Conventional berries look the job but fertilizers and fungicides are used very intensively and I would not be surprised if these berries are missing some mineral or other which makes strawberries a healthy food and of course I do not trust chemical residues at all.

But having said that I hope for nice weather for our outside crop so we can offer you some nice strawberries and I won't have to look at our fruit moulding away which is a real risk with organic berries outside.

Radishes and lettuces

Raddishes and LettucesRadishes are one of our fast growing spring crops. The first December sowing is usually ready late March and we now grow about 100 bunches a week for two months only. Radishes are followed in this tunnel by little gem lettuces on the right. Radishes are actually not all that easy to grow, carefull watering is very important to prevent slug damage, splitting and roots getting hollow. For these early crops we choose a short top radish which does not grow enormous leaves. A neat green top makes a radish more presentable.

Building Program Completed

Shed buildingOver the last ten years we have build ten sheds and ten polytunnels and we had one house built.

This last shed, for storing tractor and implements and the like, is a bit of a mile stone as  this marks the end of our building programme as far as the business is concerned. We are now adequately equiped for packing and storage of fresh produce, for producing eggs and growing vegetables. The latter the only area of our work where we are still struggling to make a profit as the market for our type vegetables is still very small and we are still finding out what is wanted and what we can produce for an affordable price. Very tricky.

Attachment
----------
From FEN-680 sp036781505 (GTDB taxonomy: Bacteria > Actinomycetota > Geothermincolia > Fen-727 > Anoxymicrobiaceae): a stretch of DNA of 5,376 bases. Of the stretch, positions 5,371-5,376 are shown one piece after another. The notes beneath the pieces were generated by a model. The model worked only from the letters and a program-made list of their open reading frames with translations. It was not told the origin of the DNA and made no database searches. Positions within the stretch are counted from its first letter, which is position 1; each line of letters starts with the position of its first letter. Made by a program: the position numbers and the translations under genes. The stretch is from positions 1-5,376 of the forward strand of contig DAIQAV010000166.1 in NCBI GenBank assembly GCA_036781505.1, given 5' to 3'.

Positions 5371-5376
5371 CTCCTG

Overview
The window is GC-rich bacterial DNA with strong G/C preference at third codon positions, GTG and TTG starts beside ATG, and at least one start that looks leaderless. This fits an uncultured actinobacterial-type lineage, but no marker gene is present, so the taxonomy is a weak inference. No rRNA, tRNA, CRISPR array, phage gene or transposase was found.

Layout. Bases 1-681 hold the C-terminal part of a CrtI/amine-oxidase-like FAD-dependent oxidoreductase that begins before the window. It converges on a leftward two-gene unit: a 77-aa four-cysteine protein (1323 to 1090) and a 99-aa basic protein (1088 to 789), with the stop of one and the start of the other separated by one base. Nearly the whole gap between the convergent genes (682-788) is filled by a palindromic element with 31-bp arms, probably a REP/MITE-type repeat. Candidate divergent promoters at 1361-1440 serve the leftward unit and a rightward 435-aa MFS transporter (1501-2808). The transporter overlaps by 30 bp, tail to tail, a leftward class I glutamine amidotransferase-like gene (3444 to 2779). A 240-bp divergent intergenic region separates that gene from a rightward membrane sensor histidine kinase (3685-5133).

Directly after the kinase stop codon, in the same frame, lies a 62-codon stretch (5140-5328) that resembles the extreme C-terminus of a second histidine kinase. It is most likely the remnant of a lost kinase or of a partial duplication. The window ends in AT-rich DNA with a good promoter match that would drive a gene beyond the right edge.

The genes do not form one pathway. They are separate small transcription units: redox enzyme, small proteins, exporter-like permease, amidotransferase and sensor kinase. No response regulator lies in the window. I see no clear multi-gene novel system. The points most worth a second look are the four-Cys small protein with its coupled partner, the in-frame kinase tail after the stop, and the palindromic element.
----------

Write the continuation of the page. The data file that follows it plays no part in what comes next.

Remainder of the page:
We are now looking to see what we can do to come towards the need for sustainable affordable housing for our staff.

Very tricky as well.

Real Spinach

I Yam What I YamOn the picture you see real spinach in various stages of growth. We hope to have spinach available the whole of March/April. During most of the  year we grow leafbeet which we offer as spinach. Leafbeet is more related to beetroot then to real spinach but is the more reliable cropper as it does not run to seed as quickly as real spinach does. Leafbeet is also good as a cut and come again crop. Real spinach, however, grows better during the winter and this crop on the picture has been sown during October/November and harvesting has started end of February. On the t-shirt it says I yam what I yam. Should you be yamming? Plenty spinach available at the moment.

Lambs Lettuce

Lambs LettuceOn the picture for the first time ever: overwintered lambs lettuce. Normally we have lambs lettuce available in Autumn only. It is risky to let it overwinter in the tunnels but we planted this crop in wide spacings instead of sowing it in dense rows like we normally do and it seems to have paid off. Lambs lettuce is the better tasting winter salad and a good locally grown alternative to imported lettuce.